Objective: The complications of Coronavirus Disease 2019 (COVID-19) have increased among kidney transplant recipients (KTR) due to chronic immunosuppression and comorbidities. Additionally, acute kidney injury (AKI) is frequently observed during COVID-19. This study aimed to investigate the impact of COVID-19 on kidney allograft survival.
Materials and Methods: The retrospective, single-center investigation study included 88 patients who had a functioning kidney allograft prior to COVID-19 diagnosis. Severe Acute Respiratory Syndrome Coronavirus 2 (SARS-CoV-2) infection was confirmed with a polymerase chain reaction (PCR) test and thoracic computerized tomography. AKI and dialysis require-ments were analyzed using laboratory, demographic, and clinical parameters.
Results: The median age of the patients was 44.5 (34.3-53.8) years, and the median allograft survival was 59.0 (20.8-116.5) months. The mean baseline estimated glomerular filtration rate (eGFR) was 58.2 (21.2-92.8) ml/min/1.73 m2 before the COVID-19 diagnosis. The frequency of AKI was 70.4% (62 patients), and dialysis therapy was required in nine patients (10.2%). The clinical features of COVID-19 and inflammatory markers had no statistical significance in predicting dialysis requirements. However, logistic regression analysis indicated that serum protein level (p=0.034), serum albumin level (p=0.048), hemoglobin (p=0.028), baseline eGFR (p=0.033), and age (p=0.041) were significantly predictive for dialysis requirements.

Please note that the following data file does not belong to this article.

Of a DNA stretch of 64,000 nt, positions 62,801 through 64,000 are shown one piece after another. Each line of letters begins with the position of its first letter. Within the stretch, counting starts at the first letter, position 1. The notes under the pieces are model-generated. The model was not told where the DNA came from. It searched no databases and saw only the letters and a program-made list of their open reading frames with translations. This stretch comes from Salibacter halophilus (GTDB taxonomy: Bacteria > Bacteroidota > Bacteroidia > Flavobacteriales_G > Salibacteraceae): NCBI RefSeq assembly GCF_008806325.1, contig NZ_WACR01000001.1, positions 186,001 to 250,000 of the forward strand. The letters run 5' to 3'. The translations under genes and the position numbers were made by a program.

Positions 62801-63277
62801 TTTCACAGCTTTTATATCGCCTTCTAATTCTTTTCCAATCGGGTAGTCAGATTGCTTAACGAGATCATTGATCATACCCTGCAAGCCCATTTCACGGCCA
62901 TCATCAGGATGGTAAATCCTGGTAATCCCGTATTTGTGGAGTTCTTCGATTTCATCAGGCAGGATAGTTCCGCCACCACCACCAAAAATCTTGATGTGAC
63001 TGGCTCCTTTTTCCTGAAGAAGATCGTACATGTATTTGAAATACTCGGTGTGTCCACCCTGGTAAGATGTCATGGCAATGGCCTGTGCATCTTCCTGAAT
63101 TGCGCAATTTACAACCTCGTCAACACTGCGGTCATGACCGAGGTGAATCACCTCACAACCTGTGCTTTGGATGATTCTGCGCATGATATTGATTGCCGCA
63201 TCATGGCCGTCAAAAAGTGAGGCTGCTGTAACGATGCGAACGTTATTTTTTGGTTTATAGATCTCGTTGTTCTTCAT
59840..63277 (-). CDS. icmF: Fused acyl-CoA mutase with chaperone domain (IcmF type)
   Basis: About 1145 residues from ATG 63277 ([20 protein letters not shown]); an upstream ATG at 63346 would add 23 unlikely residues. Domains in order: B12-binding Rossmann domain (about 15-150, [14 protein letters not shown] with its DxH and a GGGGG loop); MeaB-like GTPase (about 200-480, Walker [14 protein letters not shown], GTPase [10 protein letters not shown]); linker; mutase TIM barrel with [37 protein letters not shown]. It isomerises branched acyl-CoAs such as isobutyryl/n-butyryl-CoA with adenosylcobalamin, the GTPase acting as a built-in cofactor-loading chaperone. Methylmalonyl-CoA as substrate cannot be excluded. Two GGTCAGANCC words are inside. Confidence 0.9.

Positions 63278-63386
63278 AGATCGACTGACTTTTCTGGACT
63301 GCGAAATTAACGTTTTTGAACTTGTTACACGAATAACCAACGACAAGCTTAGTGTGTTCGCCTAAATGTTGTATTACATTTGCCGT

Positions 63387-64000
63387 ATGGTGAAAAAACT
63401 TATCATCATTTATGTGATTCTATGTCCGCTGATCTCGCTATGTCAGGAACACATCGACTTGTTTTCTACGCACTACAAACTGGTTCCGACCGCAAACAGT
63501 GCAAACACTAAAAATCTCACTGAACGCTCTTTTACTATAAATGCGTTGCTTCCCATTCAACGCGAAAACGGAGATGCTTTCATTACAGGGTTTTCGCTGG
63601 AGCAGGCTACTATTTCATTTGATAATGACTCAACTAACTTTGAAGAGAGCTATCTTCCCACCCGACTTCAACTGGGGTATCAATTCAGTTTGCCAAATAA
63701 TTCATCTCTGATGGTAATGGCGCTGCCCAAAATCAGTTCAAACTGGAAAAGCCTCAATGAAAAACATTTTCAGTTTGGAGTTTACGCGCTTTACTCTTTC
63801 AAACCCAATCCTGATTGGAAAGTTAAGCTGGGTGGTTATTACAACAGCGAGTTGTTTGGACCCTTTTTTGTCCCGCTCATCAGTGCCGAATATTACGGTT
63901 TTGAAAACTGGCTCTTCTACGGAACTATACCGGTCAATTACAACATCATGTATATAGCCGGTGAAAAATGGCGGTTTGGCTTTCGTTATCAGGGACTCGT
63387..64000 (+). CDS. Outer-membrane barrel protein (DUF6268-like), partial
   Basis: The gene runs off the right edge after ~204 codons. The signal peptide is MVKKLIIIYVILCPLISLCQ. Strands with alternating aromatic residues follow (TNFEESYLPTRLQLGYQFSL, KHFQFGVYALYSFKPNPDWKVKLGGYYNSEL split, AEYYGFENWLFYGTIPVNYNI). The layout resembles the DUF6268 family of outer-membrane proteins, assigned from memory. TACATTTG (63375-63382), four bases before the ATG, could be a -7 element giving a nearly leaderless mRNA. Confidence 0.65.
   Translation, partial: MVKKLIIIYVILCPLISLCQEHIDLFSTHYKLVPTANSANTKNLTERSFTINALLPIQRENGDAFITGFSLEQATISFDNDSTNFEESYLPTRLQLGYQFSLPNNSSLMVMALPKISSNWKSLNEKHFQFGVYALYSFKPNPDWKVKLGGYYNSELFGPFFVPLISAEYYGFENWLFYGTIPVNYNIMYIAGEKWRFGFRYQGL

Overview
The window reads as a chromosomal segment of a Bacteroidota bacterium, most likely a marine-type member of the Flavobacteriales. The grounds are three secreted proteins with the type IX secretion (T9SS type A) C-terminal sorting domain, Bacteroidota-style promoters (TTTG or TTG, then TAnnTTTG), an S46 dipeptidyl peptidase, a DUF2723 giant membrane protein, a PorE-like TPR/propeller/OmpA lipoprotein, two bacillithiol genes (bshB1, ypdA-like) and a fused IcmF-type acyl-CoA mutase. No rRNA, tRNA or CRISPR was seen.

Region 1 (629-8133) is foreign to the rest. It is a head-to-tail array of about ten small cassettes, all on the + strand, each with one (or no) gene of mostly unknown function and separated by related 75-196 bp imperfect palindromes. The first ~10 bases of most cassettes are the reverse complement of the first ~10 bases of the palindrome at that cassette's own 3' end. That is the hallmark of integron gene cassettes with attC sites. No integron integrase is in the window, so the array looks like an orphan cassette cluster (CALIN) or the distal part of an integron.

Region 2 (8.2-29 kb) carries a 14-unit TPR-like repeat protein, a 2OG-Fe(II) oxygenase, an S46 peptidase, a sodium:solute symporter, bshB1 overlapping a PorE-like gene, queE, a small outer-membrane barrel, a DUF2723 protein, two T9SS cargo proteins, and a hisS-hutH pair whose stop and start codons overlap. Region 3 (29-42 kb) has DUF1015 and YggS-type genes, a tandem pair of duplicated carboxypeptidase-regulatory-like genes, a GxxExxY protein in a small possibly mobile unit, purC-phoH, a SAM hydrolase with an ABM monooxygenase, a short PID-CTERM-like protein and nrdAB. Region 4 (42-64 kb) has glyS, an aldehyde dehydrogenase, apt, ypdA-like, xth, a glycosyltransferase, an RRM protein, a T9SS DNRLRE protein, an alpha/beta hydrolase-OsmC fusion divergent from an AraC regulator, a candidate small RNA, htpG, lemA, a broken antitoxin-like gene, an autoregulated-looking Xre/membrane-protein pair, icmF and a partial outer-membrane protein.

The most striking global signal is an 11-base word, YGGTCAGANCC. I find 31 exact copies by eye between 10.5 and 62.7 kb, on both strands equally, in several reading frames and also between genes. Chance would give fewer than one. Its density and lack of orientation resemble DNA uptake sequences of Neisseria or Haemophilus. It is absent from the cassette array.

Conclusion: Age, anemia, and decreased baseline eGFR are related to severe AKI and dialysis therapy in KTR during COVID-19.